Movie Reviews By Bil Antoniou
Bil’s rating (out of 5): BBBB. France/Italy/Germany, 2001. Pierre Grise Productions, France 2 Cinema, V.M. Productions, Mikado Film, Kinowelt Filmproduktion, Canal+, Cofimage 12, Gimages 4, Centre National De La Cinematographie, Eurimages, Procirep. Scenario by Pascal Bonitzer, Christine Laurent, Jacques Rivette, dialogue by Pascal Bonitzer, Christine Laurent. Cinematography by William Lubtchansky. Produced by Martine Marignac. Production Design by Emmanuel de Chauvigny. Costume Design by Laurence Struz. Film Editing by Nicole Lubtchansky. Cannes Film Festival 2001.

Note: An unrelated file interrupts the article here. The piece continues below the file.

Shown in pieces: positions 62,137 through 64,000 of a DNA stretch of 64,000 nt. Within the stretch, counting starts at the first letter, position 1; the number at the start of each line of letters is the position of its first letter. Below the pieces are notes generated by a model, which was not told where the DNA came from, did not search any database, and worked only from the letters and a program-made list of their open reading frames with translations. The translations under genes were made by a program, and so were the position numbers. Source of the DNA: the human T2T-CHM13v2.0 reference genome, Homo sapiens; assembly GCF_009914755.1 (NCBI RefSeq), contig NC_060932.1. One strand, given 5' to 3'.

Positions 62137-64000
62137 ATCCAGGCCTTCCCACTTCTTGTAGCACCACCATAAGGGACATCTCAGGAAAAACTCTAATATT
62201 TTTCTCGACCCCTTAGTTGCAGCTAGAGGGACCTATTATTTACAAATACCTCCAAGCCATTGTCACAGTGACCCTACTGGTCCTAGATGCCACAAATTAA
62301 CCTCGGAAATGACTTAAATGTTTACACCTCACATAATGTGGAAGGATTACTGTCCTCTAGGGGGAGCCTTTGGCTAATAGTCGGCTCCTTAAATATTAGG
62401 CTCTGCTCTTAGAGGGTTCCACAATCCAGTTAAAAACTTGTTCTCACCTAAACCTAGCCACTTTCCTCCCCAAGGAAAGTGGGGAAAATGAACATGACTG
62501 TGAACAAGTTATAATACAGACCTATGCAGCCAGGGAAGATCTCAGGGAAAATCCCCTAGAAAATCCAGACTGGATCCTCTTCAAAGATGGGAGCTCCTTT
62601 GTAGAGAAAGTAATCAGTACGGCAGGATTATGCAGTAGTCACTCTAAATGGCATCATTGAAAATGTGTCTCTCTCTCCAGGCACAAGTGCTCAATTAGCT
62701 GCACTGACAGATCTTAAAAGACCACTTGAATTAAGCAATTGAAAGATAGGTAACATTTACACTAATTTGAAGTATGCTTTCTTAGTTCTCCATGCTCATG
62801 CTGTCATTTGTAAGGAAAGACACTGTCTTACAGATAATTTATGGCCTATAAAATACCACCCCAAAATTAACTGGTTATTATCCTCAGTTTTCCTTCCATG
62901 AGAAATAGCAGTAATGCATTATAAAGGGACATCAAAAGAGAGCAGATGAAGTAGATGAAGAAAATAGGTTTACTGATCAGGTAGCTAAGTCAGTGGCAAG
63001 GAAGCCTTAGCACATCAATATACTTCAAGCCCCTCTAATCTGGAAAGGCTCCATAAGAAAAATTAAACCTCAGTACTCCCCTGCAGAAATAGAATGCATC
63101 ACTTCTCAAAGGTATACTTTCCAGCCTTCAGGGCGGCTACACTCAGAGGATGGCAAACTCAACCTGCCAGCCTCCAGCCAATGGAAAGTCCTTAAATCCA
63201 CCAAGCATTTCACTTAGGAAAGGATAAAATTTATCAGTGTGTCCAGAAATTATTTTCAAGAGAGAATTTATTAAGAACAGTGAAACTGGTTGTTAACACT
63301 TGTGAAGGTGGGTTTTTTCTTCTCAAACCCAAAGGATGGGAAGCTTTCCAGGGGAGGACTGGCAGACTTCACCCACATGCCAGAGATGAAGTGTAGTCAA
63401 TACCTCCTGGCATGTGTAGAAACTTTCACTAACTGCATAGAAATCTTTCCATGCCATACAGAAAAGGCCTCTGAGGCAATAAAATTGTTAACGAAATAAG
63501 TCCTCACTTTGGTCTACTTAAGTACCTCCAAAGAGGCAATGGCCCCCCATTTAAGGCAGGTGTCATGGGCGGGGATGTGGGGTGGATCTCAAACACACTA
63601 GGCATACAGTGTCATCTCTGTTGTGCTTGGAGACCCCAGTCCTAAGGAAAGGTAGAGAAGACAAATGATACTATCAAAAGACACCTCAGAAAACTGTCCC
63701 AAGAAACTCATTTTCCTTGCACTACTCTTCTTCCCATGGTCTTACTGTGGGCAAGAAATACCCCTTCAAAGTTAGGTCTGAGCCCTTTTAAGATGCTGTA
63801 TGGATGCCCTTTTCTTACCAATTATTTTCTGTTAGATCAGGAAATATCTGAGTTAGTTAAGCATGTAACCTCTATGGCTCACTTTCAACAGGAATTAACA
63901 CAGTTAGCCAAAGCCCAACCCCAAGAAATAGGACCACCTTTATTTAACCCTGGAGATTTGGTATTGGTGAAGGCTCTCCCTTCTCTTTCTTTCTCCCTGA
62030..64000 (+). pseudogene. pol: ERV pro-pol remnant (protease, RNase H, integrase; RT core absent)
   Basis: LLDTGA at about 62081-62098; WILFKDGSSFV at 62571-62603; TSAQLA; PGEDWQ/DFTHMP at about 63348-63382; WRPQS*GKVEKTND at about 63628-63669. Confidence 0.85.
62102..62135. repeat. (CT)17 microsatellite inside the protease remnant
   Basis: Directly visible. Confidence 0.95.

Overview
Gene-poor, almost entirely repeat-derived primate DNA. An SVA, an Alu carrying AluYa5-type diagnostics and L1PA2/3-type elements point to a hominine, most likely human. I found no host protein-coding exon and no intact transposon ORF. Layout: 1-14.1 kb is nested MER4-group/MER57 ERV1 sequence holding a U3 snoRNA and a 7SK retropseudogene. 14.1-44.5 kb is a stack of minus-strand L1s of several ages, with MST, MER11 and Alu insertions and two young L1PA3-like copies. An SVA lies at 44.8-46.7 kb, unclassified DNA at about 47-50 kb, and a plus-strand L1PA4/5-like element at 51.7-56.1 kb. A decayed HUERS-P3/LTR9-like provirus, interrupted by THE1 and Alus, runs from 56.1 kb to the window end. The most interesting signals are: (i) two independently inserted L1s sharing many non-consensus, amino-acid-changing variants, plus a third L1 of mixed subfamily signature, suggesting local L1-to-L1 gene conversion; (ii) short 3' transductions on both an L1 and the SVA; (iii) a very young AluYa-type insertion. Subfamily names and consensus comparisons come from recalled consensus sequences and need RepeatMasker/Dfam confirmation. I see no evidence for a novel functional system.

Jacques Rivette’s films are so subtle as to be practically undetectable, but if you allow them to suck you in with their realistic acting and natural pacing, you’ll reap their many rewards. Less daring viewers, however, will be appalled at his idea of what constitutes a romantic comedy in this beautifully rich film, a combination of art-house style and classic French bedroom farce. Camille, a disillusioned actress, returns to Paris for the first time in three years to perform in a production of Luigi Pirandello’s As You Like Me, while wondering about her relationship with her Italian boyfriend/director Ugo. He, in turn, is looking for a missing Goldoni manuscript that he discovers might be hidden somewhere in the private collection of a Parisian’s woman library, a process which gets him well acquainted with the woman’s beautiful daughter Dominique. Dominique’s brother Arthur is a thief who is having an affair with Sonia, who is dating Pierre, who has just reconnected with Camille after she left him so abruptly three years earlier. Rivette’s direction is superb, and the climax is a delightfully satisfying treat.